Vree forgot her pain and scrambled to his side. He looked asleep but he was not breathing.

His heart made no sound when she put an ear against his chest.

Two EMTs had demonstrated CPR on a rubber mannequin in her Human Health class last month. Was it mouth-to-mouth resuscitation if the person was not breathing and external cardiac massage if their heart stopped beating?

She was unable to remember.

Panic kicked in. She cried for help, alone in her backyard. Where were Mr. and Mrs. Avery and Gaylene? Someone needed to call an ambulance, but she had left her phone charging in her bedroom.

She cried out again, almost screaming for help. No one came.

She had to save Owen.

She blew air into his mouth with hers, remembering to pinch his nose closed.

Then she pressed her palms against his sternum for ten quick jabs, but it did not revive him. She called out for help again until a painful sob erupted from her throat. How long had Owen gone without breathing? More than five minutes? Could the human brain live without oxygen for more than five minutes?

She continued CPR, calling for help, and begging Owen to live. She almost screamed when strong hands pulled her to her feet.

Her well-groomed blond-haired father in a gray Brooks Brothers suit towered over her for a moment before he dropped to his knees at Owen’s side. He performed chest compressions with the skill and ease of someone who had done it many times before.

Her dad knew CPR. She stumbled backwards. Did lawyers have to know CPR to be lawyers?

Vree jumped when he shouted, “Did you call nine-one-one?”

“I don’t have my phone.” The words caught in her throat and choked her. She staggered backward. A heavy weight pressed away her breath. She needed to get away from Owen’s lifeless body.

Her dad pulled his iPhone from inside his suit jacket and dropped it in the grass. He snatched it from the ground, swiped away the grass clippings stuck to the screen, and dialed 911.

A white crow cawed from the lawnmower as Vree backed away. It was perched on the seat, and it cocked its head at her, looking with black, beady eyes.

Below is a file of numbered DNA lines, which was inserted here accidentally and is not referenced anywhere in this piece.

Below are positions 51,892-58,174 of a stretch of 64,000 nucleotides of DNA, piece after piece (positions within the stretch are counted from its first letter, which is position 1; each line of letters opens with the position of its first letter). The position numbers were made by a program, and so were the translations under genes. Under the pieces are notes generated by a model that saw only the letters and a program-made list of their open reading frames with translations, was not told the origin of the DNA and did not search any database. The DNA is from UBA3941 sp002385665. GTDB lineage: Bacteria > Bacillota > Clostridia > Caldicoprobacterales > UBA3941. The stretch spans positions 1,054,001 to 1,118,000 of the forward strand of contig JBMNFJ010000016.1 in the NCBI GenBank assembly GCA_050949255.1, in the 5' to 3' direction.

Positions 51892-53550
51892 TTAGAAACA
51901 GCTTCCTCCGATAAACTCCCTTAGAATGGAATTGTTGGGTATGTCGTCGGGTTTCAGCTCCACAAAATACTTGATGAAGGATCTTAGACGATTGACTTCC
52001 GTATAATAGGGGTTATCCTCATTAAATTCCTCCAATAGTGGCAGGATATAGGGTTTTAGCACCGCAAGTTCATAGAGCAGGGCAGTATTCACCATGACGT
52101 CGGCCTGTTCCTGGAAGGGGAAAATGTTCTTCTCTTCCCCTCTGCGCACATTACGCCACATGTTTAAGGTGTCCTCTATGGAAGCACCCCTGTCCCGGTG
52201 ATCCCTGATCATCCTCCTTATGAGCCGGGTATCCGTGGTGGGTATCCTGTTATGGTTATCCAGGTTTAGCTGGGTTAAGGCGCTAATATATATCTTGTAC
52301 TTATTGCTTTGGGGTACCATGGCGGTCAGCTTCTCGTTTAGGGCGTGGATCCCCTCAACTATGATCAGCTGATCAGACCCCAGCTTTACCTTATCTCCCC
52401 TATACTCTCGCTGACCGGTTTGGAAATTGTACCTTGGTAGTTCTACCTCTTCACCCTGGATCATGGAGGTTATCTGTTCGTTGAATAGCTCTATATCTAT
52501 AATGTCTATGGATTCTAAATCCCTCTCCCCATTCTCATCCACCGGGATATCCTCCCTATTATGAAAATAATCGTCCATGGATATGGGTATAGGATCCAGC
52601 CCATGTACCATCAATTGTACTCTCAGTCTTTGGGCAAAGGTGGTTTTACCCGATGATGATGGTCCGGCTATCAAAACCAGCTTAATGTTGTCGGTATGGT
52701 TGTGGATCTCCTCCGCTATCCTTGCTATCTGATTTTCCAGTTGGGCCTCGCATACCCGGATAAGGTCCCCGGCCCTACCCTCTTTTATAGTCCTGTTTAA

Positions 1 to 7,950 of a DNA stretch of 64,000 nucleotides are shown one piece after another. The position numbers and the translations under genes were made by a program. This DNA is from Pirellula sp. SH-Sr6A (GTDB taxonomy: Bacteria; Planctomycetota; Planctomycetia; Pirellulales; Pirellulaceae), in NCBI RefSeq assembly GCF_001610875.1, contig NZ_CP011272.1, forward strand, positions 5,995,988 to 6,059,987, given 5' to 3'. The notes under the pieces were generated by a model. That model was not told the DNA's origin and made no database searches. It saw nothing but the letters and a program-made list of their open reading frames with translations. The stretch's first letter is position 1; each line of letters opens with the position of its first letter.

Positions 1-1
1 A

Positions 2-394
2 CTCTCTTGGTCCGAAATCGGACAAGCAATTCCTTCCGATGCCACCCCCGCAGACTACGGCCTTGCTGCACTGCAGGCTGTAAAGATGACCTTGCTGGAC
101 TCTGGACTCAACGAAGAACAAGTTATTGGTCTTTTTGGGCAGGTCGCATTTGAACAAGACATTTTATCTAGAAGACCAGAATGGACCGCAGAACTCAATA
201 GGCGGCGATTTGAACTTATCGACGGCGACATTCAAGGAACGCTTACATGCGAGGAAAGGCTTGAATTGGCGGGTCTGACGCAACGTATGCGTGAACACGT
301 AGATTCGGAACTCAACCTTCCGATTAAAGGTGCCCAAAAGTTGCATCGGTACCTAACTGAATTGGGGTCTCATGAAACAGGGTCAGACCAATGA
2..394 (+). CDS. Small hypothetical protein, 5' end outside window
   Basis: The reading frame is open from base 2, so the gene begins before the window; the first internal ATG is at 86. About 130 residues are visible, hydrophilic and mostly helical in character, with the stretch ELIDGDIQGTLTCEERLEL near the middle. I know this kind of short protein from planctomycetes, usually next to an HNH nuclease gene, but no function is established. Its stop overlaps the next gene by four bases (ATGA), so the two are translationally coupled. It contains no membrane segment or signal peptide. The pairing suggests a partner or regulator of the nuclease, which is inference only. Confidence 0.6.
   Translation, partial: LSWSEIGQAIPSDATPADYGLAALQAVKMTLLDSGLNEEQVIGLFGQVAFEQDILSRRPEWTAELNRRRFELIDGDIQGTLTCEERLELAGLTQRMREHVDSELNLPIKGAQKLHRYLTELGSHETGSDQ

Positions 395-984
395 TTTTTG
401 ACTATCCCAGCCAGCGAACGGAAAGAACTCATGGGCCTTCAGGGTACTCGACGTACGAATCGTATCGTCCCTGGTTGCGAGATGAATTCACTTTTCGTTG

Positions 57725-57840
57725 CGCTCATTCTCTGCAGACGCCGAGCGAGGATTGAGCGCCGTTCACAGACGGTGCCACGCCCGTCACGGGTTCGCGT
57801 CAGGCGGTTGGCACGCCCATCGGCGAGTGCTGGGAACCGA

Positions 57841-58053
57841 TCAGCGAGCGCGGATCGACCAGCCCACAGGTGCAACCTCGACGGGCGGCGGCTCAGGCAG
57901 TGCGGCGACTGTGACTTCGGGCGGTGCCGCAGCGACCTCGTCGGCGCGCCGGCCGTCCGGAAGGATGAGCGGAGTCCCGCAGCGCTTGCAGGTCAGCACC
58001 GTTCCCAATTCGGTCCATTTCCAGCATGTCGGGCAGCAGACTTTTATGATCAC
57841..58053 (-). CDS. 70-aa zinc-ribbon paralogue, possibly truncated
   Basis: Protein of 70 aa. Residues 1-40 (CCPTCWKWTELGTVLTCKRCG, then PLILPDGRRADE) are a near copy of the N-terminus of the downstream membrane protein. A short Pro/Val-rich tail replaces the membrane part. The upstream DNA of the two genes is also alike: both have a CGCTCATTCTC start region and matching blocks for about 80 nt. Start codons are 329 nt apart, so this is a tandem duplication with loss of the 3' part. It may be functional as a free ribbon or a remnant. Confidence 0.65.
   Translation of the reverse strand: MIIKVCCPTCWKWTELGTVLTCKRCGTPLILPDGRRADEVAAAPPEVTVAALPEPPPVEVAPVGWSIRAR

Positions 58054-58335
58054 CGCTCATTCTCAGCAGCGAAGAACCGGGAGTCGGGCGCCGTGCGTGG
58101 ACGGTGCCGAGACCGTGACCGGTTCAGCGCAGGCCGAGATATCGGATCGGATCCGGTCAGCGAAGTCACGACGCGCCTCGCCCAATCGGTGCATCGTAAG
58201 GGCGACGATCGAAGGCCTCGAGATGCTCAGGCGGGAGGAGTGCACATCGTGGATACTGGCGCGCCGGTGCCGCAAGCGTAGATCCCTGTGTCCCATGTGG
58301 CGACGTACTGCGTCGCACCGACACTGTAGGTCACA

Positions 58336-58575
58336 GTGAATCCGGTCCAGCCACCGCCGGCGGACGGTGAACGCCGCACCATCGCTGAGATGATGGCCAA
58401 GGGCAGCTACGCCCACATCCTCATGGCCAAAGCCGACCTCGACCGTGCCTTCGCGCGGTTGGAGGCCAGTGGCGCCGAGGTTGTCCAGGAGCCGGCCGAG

“Not dead,” it cawed before it vanished like a ghost.

Vree stumbled across the tree roots and fell into warm darkness.

To be continued

What’s Ahead For My Characters

2018 is a year of do-overs for my Ridgewood characters and their stories. Forget everything about them. Forget all of it.

This is the year that began with a blank slate—a book of blank paper where anything is possible.

Like many writers, there are times when I dread starting the blank paper because, well, if you’ll allow me to use boating metaphor, I know I will have many false starts before my story finally leaves port and sets sail.

Writing stories can be very much like sailing out on an open sea. You obtain a good crew and the proper vessel and provisions for the voyage. You gather information from others who have made similar voyages. Then, as you make your way to sea, you find that your boat isn’t crafted as well as you thought. You discover that your compass is unable to locate true north and your maps are missing important information. And sometimes, your crew—those characters you spent so much time with preparing for this voyage—commit mutiny, take charge of your vessel, and sail into uncharted waters.

It’s hell out there on the high seas. And it’s hell writing stories—especially novels. Those are the long voyages, the ones where you know you’re going to run into all sorts of problems. But like those old sea dogs who keep sailing, you keep writing. Either for the love of adventure or the love of telling stories—or both—you do it for the love of doing it.

And I love telling stories. Even when I have mapped the route and I know where I want my story to go and the direction changes, I love it.